I am nothing if not unoriginal. I must admit that the idea for this listing of “My Top 11 Best Closing Song Lines In Rock” was a natural and obvious outgrowth of Rodney Welch’s “Greatest Opening Lines in Rock and Roll.” And regarding the “top eleven” quirk factor, I’m going to rationalize my indecisiveness and inability to edit as a somehow-fitting homage to Spinal Tap.
In a more discerning frame of mind, I regard the closing lines of a song as elements that sustain the mood or meaning of the song. Couched in cold stops or fade-outs, they may be put into different words to startle or to punctuate the themes. Or, contained in reiterations or rephrasings, they may be designed to drive home the message.
In any case, the ending lines’ main purpose in evocation or resonance serves more than just an arbitrarily-fashioned finalizing aim to get the song ended somehow, anyhow–they must be part of the well-considered craftsmanship that is part and parcel of an effectual and thought-provoking piece of music. So, as Richie Valens once concluded, “C’mon, let’s go”:
11. Sometimes I almost feel just like a human being
(“Lipstick Vogue” by Elvis Costello)
For me, emphasis on “sometimes.”
10. Yes, I wish that for just one time/ You could stand inside my shoes/ You’d know what a drag it is to see you
(“Positively 4th Street” by Bob Dylan”)
Perhaps forced and calculated anger, post-“Rolling Stone,” but I still–in generic and rhetorical righteous indignation–turn this up whenever it comes on the radio. Quintessential Dylan-esque voice like “sand and glue,” as Bowie put it.
9. I remember how the darkness doubled, I recall lightning struck itself/ I was listenin, listenin’ to the rain, I was hearin’, hearin’, something else.
(“Marquee Moon” by Television)
Coming right after a blistering, mesmerizing and crescendoing dual-guitar duel is this open-ended promise of harrowing haunts ahead.
8. Meet the new boss/ Same as the old boss
(“Won’t Get Fooled Again” by the Who)
This one’s obvious.
7. And even alongside old sad eyes, who says/ ‘Opportunity knocks once then the door slams shut’/ All I know is that I’m sick of everything that my money can buy/ A fool who wastes his life God rests his guts.
(“Here Comes A Regular” by the Replacements)
I’m cheating here–these are close-to-the-end lines in a devastating song about lost hopes, dead ends and self-disgust: “Am I the only one who feels ashamed?”
6. Oh well, whatever, never mind/ … a denial, a denial, a denial …
(“Smells Like Teen Spirit” by Nirvana)
Most memorably stark lines are perahps “And I swear that I don’t have a gun” or “I’m not gonna crack,” but this near-primal, inarticulate shriek speaks volumes more. And unless they have ice water in their veins, everybody plays this really loud when this comes on the radio.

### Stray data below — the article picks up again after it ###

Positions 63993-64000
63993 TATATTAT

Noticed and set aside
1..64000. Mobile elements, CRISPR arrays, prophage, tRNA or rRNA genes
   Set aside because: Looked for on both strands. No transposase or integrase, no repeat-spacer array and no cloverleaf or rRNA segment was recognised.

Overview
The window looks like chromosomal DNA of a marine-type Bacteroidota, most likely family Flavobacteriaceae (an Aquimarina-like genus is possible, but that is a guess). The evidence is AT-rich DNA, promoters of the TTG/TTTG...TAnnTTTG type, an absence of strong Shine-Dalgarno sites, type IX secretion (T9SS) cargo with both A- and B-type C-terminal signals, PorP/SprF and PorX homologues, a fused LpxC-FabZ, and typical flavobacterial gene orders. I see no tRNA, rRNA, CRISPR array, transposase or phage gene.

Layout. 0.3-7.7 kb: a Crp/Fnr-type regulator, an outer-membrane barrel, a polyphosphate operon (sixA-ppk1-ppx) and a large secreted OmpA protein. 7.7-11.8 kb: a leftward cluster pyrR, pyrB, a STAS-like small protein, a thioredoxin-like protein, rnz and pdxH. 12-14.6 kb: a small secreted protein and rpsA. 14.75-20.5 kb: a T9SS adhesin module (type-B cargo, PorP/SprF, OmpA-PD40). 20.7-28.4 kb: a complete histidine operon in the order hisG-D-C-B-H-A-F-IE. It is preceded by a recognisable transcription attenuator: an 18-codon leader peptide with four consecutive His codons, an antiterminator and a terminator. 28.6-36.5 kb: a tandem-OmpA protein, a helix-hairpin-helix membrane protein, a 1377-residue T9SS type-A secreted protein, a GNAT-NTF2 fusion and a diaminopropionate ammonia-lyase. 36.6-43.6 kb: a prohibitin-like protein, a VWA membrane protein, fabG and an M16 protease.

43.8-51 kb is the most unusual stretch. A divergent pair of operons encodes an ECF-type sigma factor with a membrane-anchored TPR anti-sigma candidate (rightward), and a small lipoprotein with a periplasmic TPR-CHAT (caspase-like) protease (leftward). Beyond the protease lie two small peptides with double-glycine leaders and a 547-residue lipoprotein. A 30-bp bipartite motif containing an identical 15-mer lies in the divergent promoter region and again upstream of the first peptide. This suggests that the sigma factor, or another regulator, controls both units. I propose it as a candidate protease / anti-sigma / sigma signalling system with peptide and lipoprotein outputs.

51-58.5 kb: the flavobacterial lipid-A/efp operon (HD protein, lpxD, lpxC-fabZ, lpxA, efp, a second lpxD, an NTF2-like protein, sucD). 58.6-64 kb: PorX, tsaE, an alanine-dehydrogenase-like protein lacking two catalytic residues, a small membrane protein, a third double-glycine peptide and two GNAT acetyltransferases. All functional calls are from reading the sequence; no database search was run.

5. Could I ever find in you again/ Things that made me love you so much then/ Could we ever bring ’em back once they have gone?/ Oh, Caroline no …
Wouldn’t it be nice? Doesn’t always work out that way.
4. I’d like to send this one out for Lou and Rachel/ And all the kids at P.S. 192/ Coney Island baby/ Man, I’d swear, I’d give the whole thing up for you.
(“Coney Island Baby” by Lou Reed)
Plain spoken but still aching and yearning in the blind faith that maybe the “glory of love might see you through.”
3. And in the end/ The love you take/ Is equal to the love you make.
(“The End” by the Beatles)
Forgetting for the moment the unofficial snippet about getting “a belly full of wine” for a royal visit, this apt capper to the Beatles final recorded album remains a heartfelt epigrammatic summation of an era, and incidentally conjures up Chris Farley on Saturday Night Live charmingly and clumsily asking Paul MaCartney, “Um, is that true?” We all hope so.
2. Oooooh I wish I was your mother
I wish I’d been your father
’n then I would have seen you
Would have been you as a child.
Played houses with your sisters
And wrestled with all your brothers
And then who knows
I might have felt a family for a while.
(“I Wish I Was Your Mother” by Mott The Hoople)
An even more emotionally resounding longing when heard with the plaintive music.
1. So toll the bell or rock the cradle
Please don’t let me fear anything I cannot explain
I can’t believe, I’ll never believe in anything again.
(“Couldn’t Call It Unexpected No. 4” by Elvis Costello)
When put in full context of the song about solace (a beginning vignette of a girl who’d “found her consolation”) and serendipity (“I’m the lucky goon who composed this tune from birds arranged on a high wire”) this expression of faith and acceptance–and the desire to transform ineffable concepts into reality — clinches the thematic messages of the song, while capturing the more personal relevance and significance.